Launch of Sugar Research Australia may be delayed
THE July 1 target date for the start of the sugar industry's new research body, Sugar Research Australia, is starting to look decidedly shaky.
Sugar growers last year voted overwhelmingly in support of the new body, which is designed to replace the roles of the Sugar Research and Development Corporation, the Bureau of Sugar Experiment Stations and Sugar Research Ltd.
Some very good research people, senior people, invaluable people, are very disenchanted at the present time and if they were offered good jobs somewhere I think they'd go.
The aim has always been to have the body up and running by July 1, but the proposal still needs to get approval from the Federal Minister Agriculture, Joe Ludwig, pass through both houses of parliament and receive Royal Assent before it has the legal authority to operate.
And with the budget session of parliament the only sitting between now and the preferred start date, even Canegrowers CEO Steve Greenwood says the timing will be tight.
Outgoing SRDC chairman, former NSW agriculture minister and former deputy speaker of the House of Representatives, Ian Causley, says it is highly unlikely the proposed start date can be met.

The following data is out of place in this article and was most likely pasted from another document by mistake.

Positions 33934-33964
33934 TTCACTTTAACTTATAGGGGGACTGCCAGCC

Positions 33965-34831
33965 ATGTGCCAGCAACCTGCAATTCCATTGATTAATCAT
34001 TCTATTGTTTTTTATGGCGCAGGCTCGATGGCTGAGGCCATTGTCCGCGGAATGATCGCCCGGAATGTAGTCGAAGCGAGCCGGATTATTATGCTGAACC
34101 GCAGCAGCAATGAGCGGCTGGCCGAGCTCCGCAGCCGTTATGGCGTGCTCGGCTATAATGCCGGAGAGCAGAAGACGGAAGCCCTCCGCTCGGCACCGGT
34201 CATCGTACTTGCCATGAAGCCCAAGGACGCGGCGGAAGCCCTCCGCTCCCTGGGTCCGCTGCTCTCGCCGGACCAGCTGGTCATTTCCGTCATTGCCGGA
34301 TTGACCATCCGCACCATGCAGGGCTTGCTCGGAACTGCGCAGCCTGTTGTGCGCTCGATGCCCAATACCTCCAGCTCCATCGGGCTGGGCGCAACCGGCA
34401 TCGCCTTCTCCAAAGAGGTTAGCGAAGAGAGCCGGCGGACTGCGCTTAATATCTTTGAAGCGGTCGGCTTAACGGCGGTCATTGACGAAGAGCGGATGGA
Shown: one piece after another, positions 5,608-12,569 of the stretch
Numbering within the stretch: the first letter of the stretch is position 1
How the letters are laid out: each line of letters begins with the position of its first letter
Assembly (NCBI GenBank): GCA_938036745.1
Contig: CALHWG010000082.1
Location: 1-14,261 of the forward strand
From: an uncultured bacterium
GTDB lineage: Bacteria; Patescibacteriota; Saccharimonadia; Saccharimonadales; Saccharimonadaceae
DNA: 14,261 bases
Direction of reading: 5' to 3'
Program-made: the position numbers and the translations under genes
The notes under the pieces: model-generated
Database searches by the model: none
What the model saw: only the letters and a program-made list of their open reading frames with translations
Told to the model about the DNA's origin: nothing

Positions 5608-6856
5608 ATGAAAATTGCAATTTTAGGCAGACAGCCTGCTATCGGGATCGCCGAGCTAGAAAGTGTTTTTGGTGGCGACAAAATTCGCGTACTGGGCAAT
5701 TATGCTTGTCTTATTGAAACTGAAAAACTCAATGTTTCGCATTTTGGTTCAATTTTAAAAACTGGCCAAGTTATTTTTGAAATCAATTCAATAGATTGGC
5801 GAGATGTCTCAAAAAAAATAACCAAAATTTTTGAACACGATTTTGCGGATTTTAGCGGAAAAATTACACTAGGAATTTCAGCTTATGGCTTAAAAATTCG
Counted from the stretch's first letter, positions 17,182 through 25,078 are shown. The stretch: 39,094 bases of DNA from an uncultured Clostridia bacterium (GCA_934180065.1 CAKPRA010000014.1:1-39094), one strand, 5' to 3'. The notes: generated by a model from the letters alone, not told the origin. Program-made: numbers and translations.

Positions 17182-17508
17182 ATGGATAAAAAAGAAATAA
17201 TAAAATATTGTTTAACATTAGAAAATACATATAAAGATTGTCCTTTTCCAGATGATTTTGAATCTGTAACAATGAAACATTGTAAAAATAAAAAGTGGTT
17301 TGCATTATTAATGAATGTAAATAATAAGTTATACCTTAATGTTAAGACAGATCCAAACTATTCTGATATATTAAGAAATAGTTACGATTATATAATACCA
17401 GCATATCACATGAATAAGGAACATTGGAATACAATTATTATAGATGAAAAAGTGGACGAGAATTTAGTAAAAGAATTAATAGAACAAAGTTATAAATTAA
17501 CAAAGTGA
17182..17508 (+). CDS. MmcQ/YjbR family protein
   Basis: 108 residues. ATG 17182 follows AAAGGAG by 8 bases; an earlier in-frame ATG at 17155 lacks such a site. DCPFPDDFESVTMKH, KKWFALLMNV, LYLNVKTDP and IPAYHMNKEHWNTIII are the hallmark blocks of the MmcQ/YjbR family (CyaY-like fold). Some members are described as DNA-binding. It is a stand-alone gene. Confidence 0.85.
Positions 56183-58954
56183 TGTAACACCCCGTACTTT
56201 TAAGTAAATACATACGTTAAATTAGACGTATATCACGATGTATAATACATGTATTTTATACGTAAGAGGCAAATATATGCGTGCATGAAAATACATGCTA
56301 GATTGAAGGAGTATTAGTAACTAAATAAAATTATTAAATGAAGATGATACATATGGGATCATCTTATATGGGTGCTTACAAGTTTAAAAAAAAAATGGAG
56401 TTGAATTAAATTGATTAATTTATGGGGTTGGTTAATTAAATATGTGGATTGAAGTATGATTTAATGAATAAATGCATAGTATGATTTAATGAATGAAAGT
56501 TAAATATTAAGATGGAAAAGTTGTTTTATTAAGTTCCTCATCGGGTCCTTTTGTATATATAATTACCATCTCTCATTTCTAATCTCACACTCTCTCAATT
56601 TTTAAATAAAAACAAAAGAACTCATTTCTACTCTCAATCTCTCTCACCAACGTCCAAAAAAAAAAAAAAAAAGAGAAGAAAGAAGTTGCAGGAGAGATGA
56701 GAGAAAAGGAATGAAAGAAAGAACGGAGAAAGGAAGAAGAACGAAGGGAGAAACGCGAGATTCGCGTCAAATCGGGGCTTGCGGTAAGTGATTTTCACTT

Mr Causley, an opponent of the new body, said the budget session was the only parliamentary sitting before the federal election.
"I've had a fair bit of experience trying to get legislation through parliament and that only ever happens quickly when you're going to war," he said.
"I've had legislation ready but not been able to get priority in the house - something more important comes up - so it's unlikely it's going to go through before the election.
"There seems to be a mad rush by the Australian Sugar Alliance to put it in place, and they maintain they want it in place by July.
"I don't know what the rush is because, quite frankly, I think it has been handled very poorly. What they have done is disrupt BSES and SRDC, and that is having a fairly big effect on research in the industry.
"Some very good research people, senior people, invaluable people, are very disenchanted at the present time and if they were offered good jobs somewhere I think they'd go. And that's not good for the industry."
Mr Greenwood, who was in Canberra this week working on getting the new body up and running, said the timing was tight, but he thought achievable. Proponents had worked through the timing again this week.
"We're still able to do it, but things will need to line up pretty well," he said.
"We're pretty confident now that the department and minister will make the necessary recommendations to the executive, but it means the bill will need to get priority."
He said there was bi-partisan support for the changes, so there would be no need for time consuming debate.
He said the timing would be organised in such a way that the BSES and SRDC would not be left "hanging".
Some research positions might go, but Mr Greenwood said he hoped it would not be many.
"We have called for the senior positions for SRA and once the board is formed they will work through the process and bring the final structure and staff," he said.